PGM prices rebounded this month from being hit by the Volkswagen scandal last month, buoying the entire Global Precious Metals MMI for November. Our precious metal index hit 77 this month, a 4.1% increase from last month.
It helps that the rest of the complex did well across the board, with every single price point for platinum, palladium, and also gold and silver, appreciating across US, EU and Asian markets.
The US platinum price on the MetalMiner IndX ticked up considerably more than the US palladium price, almost-but-not quite proving our point from last month that “ultimately, in MetalMiner’s view, based on how investors reacted to the [VW] news, we’ll likely see both platinum and palladium trending in opposite directions in the short-to-medium term.”
Speaking of those investors, some big news in the ETF world: apparently platinum and palladium ETF outflows have approached some record lows. According to Reuters, platinum ETF holdings tracked by that news giant dropped 160,000 ounces near the end of October. Reserves of palladium ETFs were down 207,000 ounces over that same month, resulting in ETF holdings of both metals hitting their lowest since early 2014.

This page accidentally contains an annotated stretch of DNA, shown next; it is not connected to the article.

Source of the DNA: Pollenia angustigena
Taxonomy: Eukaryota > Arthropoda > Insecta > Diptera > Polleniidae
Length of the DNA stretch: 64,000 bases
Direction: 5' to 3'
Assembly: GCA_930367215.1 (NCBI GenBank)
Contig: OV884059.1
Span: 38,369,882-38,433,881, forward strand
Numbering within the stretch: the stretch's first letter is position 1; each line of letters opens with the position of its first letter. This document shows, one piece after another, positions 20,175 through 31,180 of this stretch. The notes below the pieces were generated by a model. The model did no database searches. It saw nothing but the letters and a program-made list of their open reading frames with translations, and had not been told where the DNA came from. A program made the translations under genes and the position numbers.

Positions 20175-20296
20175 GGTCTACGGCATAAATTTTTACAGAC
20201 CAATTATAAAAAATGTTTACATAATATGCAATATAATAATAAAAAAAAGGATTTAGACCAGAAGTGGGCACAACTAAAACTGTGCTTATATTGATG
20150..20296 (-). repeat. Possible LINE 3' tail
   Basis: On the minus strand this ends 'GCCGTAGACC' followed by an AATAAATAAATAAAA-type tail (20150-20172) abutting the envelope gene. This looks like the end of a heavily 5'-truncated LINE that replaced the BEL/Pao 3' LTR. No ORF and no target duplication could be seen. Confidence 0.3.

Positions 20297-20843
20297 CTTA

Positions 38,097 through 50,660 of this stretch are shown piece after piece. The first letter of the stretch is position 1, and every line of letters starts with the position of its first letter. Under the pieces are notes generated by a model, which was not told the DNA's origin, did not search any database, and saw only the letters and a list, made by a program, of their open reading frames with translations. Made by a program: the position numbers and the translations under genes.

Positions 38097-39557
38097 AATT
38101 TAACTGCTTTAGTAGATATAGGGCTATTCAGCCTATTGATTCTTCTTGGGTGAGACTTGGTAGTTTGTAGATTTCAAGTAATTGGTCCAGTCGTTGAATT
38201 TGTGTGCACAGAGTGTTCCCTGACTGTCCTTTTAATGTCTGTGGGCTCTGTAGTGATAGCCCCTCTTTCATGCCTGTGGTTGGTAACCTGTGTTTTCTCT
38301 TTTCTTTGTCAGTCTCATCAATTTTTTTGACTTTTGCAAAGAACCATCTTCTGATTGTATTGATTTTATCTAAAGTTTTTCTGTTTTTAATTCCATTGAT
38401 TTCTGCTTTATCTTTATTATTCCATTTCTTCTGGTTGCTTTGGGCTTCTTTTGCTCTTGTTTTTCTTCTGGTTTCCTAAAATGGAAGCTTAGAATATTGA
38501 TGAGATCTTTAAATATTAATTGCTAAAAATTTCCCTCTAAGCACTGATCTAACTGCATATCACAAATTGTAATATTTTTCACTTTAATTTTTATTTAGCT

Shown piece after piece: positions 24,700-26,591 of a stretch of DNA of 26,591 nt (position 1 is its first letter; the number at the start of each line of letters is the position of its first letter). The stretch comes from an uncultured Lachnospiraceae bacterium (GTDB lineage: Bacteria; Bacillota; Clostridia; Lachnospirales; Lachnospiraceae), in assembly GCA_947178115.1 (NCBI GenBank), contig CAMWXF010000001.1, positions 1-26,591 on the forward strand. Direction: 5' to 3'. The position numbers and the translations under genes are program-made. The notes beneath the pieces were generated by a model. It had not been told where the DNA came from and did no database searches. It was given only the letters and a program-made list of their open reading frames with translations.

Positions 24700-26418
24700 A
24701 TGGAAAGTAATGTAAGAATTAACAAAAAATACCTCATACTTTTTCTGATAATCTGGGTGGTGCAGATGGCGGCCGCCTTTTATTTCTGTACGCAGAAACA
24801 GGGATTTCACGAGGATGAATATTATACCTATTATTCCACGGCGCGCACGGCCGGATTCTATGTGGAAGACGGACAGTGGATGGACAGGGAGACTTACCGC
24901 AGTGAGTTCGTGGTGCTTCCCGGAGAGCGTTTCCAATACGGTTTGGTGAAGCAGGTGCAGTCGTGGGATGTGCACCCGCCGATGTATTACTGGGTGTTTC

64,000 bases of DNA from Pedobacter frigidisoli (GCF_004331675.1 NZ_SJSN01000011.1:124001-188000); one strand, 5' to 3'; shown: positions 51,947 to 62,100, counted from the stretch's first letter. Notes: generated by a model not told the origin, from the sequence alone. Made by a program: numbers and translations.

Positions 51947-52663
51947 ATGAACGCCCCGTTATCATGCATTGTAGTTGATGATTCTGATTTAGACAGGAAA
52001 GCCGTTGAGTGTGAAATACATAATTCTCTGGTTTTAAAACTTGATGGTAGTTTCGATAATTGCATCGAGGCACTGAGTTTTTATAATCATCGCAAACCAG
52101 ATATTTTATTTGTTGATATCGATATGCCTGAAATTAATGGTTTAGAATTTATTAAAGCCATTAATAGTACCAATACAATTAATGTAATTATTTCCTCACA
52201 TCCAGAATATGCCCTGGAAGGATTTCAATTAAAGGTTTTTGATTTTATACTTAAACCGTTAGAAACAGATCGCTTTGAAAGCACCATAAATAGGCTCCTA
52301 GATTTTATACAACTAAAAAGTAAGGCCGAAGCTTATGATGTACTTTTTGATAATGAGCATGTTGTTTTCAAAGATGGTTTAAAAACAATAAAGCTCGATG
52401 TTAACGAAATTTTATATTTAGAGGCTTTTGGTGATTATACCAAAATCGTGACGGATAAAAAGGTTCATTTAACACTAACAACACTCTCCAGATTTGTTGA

EconoTimes reported that just a few days ago, platinum and palladium ETF holdings were reduced by a further 31,600 ounces.
Interestingly, net-long positions, as the source reports, had risen to 13,500 contracts in that last week of October, which is itself the highest level since the beginning of July – so are we seeing investors taking a longer-term, slightly more bullish outlook? Remains to be seen.
In Economic Driver News: Fed Interest Rate Rise
The Federal Reserve recently announced that they would not raise interest rates, but it’s not ruling out a rate hike before the end of the year. Fed honchos see current economic indicators as generally favorable, which is the main reason the short-term rates have remained at near zero for the 7th year in a row.
However, as my colleague and MetalMiner’s lead forecasting analyst Raul de Frutos has pointed out, this waiting game is “generally bad news for metal prices and all commodity prices and the longer the Fed delays the more likely it is that when a rate increase does finally happen it will only make the US dollar more attractive to investors seeking yields.”
Which, of course, should bolster the dollar and, in turn, could ding at least gold prices…
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